Sub-micron X-ray microspectroscopy for life and environmental nanotoxicology

Start Date
03-07-2017 09:00
End Date
03-07-2017 10:00
Room 500 - 501, Central Building
Speaker's name
Speaker's institute
Contact name
Valérie Bergerioux
Host name
Marine Cotte
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Roughly 2000 products currently available on the market contain engineered nanomaterials (ENMS), and this number is increasing. The physical and chemical properties of ENMs differ from their bulk counterparts and their industrial applications range from electronics and optics to medicine and foods. Hence, understanding the fate, and physical and chemical modifications of ENMs in living organisms, to assess their positive or negative impacts, requires specialized analytical techniques. Since both chemical and physical factors must be considered for a better understanding of ENMs behaviour in complex matrices, these materials might be considered a new type of analyte. An ideal technique should offer the best balance between sensitivity, chemical specificity, and spatial resolution. In this sense, microspectroscopic techniques, as available at ESRF beamline ID21, are of special interest in life and environmental nanotoxicology.

Localization and speciation of elements at ID21 is done using micro-X-ray fluorescence (µXRF) and micro X-ray absorption spectroscopy (µ-XANES) in the tender X-ray domain (2-9.1 keV). The X-ray beam is focused using KB optics to a sub-micron spot (~500 nm), which then allows localization of trace elements at subcellular level. The beamline is equipped with a passively cooled cryogenic stage that allows the study of frozen hydrated specimens (cells and cryo-sectioned tissues) preventing elemental redistribution and minimizing radiation damage. The combination of µXRF and µXANES allows precise localization and speciation of biologically relevant (P, S, Cl, Ca, K) and widely used elements in nanotechnology (Cd, Ag, Ti, La, Ce) in complex samples.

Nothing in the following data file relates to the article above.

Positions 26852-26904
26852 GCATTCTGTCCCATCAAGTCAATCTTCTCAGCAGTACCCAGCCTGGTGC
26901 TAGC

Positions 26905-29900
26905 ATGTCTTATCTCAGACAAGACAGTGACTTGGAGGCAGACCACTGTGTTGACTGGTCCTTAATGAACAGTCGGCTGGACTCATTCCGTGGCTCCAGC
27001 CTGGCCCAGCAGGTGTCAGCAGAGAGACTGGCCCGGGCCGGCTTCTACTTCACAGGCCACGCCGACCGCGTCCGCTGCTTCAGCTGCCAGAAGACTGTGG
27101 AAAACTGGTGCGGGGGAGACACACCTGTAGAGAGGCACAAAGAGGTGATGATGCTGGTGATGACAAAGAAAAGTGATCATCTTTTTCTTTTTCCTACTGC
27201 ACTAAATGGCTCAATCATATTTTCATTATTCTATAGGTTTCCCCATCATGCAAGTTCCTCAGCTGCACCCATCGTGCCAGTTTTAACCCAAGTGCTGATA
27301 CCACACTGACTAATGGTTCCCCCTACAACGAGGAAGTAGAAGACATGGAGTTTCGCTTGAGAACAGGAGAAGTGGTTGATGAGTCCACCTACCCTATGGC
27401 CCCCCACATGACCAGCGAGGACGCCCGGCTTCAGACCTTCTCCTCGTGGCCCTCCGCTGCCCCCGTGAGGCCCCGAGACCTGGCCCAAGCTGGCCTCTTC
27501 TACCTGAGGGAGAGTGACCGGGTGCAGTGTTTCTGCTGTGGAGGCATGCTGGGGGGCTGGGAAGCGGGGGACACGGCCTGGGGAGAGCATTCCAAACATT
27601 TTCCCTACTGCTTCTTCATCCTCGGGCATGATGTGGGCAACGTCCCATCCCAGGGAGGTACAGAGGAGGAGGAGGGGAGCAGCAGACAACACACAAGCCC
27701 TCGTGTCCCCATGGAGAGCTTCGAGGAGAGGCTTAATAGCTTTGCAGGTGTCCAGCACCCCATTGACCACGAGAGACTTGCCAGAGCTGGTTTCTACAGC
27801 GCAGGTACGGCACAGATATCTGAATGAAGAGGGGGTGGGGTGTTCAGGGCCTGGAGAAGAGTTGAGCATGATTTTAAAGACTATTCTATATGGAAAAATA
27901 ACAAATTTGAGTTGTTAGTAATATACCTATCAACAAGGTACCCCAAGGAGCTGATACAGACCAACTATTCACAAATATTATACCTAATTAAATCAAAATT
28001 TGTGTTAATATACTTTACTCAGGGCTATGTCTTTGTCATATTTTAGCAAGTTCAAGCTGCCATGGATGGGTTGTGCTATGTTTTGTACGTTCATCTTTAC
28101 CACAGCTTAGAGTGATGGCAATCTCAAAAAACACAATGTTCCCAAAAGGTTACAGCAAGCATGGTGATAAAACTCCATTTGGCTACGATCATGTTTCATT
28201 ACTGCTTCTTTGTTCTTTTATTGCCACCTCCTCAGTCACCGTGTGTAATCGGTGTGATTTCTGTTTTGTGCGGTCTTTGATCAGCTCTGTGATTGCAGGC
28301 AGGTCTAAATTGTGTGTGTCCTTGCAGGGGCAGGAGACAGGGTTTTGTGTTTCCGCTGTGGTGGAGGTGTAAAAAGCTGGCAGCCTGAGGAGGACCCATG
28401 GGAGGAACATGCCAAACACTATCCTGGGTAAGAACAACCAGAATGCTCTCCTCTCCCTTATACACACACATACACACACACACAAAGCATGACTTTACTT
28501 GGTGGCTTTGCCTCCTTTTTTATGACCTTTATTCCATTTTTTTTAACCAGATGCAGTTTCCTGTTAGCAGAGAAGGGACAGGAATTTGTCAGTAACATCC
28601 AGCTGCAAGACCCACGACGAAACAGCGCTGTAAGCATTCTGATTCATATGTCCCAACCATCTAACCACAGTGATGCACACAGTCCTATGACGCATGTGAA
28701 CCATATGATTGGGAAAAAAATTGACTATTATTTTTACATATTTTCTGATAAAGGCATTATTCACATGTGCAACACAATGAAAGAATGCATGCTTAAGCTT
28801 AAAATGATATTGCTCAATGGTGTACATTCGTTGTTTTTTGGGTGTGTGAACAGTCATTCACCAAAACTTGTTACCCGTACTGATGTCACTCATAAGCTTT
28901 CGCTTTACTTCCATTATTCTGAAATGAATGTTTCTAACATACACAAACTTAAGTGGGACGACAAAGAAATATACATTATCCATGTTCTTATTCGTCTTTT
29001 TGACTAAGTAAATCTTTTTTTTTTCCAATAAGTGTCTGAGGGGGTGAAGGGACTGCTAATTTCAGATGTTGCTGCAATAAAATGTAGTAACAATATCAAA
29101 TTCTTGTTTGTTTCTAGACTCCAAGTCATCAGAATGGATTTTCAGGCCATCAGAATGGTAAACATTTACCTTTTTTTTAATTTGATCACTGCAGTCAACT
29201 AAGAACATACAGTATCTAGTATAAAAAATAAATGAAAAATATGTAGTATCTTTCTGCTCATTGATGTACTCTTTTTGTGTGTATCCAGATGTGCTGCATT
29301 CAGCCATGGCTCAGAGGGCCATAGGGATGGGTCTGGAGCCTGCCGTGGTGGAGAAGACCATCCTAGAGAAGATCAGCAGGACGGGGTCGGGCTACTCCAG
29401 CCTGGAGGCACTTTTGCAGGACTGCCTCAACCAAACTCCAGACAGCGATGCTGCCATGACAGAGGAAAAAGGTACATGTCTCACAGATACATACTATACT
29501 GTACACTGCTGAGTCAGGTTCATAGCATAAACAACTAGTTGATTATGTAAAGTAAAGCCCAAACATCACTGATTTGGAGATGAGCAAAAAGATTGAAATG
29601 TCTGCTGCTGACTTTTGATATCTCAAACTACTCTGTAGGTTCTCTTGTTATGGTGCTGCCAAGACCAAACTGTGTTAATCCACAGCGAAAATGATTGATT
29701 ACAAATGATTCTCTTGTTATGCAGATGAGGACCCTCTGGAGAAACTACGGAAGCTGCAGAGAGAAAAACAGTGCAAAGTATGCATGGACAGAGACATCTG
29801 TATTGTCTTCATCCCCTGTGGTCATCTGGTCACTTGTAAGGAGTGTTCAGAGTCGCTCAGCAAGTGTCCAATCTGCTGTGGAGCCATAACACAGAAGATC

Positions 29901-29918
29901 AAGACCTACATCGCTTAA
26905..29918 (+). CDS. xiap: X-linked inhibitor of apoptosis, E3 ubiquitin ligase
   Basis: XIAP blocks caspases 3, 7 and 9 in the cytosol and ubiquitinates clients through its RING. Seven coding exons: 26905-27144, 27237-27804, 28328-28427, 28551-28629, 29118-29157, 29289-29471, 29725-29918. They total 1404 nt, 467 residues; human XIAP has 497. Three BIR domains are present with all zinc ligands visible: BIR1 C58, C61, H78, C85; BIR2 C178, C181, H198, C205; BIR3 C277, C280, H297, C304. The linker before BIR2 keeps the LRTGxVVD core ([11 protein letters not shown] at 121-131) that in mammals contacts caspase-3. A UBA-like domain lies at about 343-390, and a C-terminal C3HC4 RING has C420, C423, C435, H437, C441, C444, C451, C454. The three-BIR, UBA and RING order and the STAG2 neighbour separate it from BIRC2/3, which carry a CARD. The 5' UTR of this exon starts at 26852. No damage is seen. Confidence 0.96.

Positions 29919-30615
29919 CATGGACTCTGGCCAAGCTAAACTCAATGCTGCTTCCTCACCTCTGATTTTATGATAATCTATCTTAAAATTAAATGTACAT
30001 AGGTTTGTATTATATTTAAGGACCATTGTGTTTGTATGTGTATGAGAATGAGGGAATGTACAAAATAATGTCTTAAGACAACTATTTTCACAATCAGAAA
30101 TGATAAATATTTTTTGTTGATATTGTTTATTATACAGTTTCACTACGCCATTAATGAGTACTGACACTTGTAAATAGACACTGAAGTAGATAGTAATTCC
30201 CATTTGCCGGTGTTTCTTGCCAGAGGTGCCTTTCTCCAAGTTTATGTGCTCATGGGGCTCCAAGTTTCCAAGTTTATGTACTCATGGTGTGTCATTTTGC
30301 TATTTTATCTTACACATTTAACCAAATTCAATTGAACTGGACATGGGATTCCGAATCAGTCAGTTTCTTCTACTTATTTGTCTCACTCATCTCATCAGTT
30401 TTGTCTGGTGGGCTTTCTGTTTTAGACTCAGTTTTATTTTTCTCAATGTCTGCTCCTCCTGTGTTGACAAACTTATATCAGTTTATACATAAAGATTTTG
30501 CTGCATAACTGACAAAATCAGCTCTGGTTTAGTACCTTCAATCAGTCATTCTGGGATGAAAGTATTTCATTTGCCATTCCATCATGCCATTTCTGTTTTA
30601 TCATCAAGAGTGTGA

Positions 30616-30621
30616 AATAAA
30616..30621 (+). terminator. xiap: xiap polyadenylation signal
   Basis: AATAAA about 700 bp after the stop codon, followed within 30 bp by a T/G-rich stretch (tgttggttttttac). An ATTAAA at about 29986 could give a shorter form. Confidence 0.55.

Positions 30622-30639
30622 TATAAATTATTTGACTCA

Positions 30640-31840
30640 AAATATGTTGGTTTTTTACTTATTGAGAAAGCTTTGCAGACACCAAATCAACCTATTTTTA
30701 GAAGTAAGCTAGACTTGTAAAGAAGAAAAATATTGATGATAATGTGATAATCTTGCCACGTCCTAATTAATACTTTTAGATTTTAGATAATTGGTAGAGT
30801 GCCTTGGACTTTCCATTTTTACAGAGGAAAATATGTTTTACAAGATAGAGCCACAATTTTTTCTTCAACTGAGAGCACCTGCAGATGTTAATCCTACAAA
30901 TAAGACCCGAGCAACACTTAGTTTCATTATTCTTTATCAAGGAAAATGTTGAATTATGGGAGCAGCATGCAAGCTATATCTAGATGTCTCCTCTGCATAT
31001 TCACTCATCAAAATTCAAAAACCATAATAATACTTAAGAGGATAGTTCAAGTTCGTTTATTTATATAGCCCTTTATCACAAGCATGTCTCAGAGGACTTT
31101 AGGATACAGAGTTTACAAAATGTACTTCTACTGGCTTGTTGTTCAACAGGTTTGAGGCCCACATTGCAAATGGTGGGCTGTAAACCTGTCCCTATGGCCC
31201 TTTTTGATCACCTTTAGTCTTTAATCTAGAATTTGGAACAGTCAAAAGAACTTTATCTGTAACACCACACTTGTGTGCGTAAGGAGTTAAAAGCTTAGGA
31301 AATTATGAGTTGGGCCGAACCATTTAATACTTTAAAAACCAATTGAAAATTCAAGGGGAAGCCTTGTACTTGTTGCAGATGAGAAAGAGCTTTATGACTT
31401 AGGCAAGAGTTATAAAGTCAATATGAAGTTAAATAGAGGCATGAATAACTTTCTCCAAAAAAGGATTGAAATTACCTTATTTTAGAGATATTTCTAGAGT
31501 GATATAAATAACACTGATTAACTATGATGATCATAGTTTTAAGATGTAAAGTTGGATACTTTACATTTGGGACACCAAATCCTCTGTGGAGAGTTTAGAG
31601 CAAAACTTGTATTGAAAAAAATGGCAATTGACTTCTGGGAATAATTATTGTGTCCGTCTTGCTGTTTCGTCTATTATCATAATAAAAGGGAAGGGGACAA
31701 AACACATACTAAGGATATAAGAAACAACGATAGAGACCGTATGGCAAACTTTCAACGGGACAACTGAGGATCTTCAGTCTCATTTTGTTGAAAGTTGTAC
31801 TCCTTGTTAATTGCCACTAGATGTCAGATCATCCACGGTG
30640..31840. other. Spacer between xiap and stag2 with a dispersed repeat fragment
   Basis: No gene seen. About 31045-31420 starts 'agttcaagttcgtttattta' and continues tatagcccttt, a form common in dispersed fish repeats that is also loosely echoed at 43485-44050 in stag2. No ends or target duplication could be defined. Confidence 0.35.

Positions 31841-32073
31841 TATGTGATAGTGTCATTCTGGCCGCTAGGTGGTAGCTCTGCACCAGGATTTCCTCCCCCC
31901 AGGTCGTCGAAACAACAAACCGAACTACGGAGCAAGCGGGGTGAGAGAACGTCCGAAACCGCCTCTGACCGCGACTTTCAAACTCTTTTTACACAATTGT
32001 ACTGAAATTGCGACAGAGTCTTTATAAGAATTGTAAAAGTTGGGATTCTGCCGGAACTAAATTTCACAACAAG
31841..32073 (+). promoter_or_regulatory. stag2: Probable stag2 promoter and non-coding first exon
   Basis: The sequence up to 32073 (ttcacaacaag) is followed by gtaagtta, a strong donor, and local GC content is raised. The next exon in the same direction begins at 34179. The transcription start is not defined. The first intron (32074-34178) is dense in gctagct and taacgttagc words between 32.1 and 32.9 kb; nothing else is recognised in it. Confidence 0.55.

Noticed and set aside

This presentation will highlight research done at ID21 taking full advantage of the beamline capabilities to investigate the distribution and speciation of ENMs in complex environmental and biological samples (e.g. soils, tissues, and cells). In the context of EBS and ID21’s refurbishment project the main technical challenges and keystone developments to consider for the design of the new end-station will be discussed.

Visitors from off-site please contact Valérie Bergerioux tel +33 (0)476882057 to arrange for a gate pass.
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